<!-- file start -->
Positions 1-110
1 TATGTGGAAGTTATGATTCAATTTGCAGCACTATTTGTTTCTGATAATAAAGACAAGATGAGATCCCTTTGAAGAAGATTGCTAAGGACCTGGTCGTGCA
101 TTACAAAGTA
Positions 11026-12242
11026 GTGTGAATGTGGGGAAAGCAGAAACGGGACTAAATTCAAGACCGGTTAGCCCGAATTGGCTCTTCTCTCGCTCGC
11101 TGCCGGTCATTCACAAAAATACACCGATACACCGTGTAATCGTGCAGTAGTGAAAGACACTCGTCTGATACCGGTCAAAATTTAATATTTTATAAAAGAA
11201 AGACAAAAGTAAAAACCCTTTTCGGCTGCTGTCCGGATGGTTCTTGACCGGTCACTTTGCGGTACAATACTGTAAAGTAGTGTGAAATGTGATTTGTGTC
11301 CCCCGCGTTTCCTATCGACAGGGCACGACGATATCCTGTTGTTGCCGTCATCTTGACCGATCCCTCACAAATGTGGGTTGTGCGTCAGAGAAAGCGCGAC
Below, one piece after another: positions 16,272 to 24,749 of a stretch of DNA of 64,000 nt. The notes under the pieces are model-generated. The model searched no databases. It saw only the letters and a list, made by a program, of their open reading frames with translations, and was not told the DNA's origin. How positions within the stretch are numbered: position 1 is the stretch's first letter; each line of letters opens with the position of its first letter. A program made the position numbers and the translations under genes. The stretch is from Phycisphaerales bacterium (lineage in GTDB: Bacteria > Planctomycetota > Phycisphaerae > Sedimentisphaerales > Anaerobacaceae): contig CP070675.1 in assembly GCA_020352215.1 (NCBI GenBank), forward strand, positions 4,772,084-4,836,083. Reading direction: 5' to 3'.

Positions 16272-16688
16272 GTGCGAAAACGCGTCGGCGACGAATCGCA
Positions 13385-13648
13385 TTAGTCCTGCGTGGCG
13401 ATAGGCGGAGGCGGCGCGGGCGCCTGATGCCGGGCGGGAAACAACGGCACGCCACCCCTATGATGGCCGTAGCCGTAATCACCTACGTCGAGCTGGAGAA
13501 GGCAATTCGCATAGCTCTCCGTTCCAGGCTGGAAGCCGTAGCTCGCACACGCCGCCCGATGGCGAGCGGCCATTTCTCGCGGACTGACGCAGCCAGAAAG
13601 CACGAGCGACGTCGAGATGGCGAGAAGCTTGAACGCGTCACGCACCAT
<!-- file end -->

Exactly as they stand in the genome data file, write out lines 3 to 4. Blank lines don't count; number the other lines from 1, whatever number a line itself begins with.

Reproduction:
101 TTACAAAGTA
Positions 11026-12242